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Notes & Comments – Waves of Compassion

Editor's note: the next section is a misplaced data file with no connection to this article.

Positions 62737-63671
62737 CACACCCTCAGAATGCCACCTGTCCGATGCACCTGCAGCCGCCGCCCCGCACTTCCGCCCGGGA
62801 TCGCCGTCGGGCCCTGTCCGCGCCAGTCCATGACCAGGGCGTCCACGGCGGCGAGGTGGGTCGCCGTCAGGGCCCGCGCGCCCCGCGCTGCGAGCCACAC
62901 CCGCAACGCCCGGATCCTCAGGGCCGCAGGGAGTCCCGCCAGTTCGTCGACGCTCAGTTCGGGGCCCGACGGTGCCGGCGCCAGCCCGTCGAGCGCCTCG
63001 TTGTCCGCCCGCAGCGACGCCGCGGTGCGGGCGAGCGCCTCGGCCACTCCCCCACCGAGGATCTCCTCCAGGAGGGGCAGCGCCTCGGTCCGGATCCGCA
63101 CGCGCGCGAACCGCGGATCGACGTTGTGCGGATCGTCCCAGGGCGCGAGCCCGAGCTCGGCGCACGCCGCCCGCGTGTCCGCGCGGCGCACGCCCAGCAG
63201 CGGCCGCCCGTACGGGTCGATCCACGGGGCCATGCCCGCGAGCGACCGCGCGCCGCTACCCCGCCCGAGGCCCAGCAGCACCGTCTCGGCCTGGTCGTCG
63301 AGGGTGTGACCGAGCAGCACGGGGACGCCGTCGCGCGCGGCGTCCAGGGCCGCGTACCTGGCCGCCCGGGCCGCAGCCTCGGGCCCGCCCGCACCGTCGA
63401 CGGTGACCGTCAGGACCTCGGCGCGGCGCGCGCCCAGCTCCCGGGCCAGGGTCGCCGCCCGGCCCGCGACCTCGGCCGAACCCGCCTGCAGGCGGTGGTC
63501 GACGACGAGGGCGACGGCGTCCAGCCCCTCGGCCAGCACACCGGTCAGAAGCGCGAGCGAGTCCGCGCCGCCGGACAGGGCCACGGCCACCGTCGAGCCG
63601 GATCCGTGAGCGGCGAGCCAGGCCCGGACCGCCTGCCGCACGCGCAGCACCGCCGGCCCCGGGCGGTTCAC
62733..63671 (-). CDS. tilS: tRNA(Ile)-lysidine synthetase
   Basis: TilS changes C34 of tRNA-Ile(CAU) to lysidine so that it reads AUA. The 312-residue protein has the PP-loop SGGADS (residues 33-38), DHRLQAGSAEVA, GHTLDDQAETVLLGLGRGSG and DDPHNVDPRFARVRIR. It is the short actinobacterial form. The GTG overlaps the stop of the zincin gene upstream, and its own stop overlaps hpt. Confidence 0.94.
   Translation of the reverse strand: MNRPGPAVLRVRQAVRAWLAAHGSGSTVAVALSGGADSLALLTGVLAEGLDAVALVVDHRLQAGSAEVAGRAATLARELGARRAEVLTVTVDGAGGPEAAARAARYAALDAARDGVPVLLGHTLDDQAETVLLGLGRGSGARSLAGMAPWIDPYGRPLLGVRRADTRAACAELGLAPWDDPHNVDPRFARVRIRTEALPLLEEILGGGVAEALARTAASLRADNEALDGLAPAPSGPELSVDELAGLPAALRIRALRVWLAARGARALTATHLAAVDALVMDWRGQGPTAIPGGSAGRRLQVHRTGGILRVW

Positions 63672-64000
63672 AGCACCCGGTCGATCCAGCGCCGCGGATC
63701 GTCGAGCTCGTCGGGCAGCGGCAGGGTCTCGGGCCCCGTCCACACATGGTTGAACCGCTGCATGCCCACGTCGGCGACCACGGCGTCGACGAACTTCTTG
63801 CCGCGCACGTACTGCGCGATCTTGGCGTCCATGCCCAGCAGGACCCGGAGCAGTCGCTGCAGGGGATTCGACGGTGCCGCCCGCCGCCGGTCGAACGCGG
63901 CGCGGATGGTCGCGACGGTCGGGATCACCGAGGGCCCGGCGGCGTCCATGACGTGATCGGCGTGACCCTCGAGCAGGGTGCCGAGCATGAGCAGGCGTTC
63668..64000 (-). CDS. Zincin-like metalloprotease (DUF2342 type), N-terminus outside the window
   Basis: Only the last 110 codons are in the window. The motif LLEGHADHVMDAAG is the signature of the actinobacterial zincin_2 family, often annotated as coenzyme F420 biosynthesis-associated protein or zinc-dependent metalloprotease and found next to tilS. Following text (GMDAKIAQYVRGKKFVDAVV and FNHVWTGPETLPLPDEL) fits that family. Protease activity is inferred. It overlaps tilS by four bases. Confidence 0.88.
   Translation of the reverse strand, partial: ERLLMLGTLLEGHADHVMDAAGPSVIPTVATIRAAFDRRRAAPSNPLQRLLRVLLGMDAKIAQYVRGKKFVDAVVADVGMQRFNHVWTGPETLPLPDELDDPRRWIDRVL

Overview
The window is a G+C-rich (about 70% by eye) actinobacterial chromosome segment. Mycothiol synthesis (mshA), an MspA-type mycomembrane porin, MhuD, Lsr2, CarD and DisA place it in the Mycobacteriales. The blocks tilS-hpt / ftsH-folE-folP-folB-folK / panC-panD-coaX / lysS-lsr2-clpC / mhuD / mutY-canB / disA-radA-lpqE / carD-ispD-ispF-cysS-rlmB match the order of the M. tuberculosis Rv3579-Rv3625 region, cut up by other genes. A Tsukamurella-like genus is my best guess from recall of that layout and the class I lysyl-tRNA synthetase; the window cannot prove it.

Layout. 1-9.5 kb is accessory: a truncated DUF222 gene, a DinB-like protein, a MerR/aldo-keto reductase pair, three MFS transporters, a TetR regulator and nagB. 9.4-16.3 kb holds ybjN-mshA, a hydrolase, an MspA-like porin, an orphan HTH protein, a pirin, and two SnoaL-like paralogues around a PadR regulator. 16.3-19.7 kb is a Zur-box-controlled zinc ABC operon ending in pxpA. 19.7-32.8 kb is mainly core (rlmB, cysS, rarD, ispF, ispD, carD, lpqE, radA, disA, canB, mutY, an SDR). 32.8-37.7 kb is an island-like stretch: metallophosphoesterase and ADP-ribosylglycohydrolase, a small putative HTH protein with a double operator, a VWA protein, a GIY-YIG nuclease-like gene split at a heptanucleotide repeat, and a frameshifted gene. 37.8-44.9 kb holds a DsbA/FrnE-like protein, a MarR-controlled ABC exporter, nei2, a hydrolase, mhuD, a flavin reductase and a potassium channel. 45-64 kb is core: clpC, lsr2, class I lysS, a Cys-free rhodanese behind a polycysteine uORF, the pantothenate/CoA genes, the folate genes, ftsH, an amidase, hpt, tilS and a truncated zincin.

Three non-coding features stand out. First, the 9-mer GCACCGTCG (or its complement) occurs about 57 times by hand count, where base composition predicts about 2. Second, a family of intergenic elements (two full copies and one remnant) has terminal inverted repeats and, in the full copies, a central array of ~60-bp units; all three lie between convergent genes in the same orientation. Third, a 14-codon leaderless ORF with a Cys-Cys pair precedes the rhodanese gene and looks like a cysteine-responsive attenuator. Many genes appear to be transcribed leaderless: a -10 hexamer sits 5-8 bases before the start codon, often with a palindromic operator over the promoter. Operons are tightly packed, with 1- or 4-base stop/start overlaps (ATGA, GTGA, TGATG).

Everyone has heard of the terrible Tsunami of December 26th 2004 which has certainly killed more than 150,000 people in South-East Asia. Given the huge number of missing people who must by now be presumed dead, the actual death toll is estimated to be nearer 200,000 people. The countries that took the bulk of the damage and deathtoll are Indonesia, Thailand, Sri Lanka and India, but many others such as Malaysia, and even more distant countries such as Somalia in East Africa suff e r e d some deathtoll. The harrowing images of children being swept away from screaming parents, entire villages being washed away, and the helplessness will stay with us for a very long time. It is obvious that people were caught totally unprepared. Following exactly a year after the earthquake in Bam (Iran), the second wave of the tsunami tossed boats to the rooftops of three- storeyed buildings, utterly destroy- ing everything in its path for several kilometres in-shore and either burying the inhabitants or sweeping them away to the depths of the ocean. Some commentators have focussed on the size and coverage of the tsunami as being a sign from God. A leading Church authority doubted whether there is a God – a God who could cause such havoc while a Rabbi claimed that it was a punishment for the world for- getting Israel. Certainly, many of the areas hit were dependent upon the tourist industry. It certainly was one of several disasters aimed at warning the human race. A warning is one which should be heeded and acted upon in several ways. Our response should therefore be in two spheres: firstly, has mankind removed itself far 3The Review of Religions – March 2005 Co m m e n t s &Notes Waves of Compassion from its Creator and are we doing things that we should now change, and secondly how can we respond as human beings to the tragedy that has just unfolded? The response of the general public around the world to this tragedy has been incredible. The amount of money collected through ordinary people in so many countries is once again heartening. The way so many people have offered to help the victims recover shows the qualities of compassion which thankfully have not evaporated, even in the modern materialistic world. If anything, the Governments were left trying to catch up with the waves of human compassion. The general public, response was instant and uncon- ditional. Many philanthropists and other donors contributed to charities and N G O ’s which were overwhelmed by the unending public response. The afflicted were in a state of shock. They did not need the quick-fixes of foreigners. Despite this catastrophe, they had not lost their minds. Countries like Indonesia were astute enough to immediately put a stop to the export of orphans to other countries. South East Asian countries knew that the millions of dollars promised by the rich countries following Bam never translated into hard cash: pledges were not going to rehabilitate their people. Meanwhile, unable to help the victims of the disaster, many charities have begun to return the money collected. Will the people have enough confidence in such charities when the next disaster s t r i k e s ? The waves of compassion seen from the general public towards this tragedy and also the ongoing d i fficulties in Africa demand a long-term solution. It is no longer acceptable to keep these countries compliant through aid with strings attached. India has provided a good example in wanting to deal with its own problems. These countries need to be helped in a manner that allows them to become self-sufficient and able to withstand catastrophes of this n a t u r e . by Fazal Ahmad – UK 4 NOTES AND COMMENTS The Review of Religions – March 2005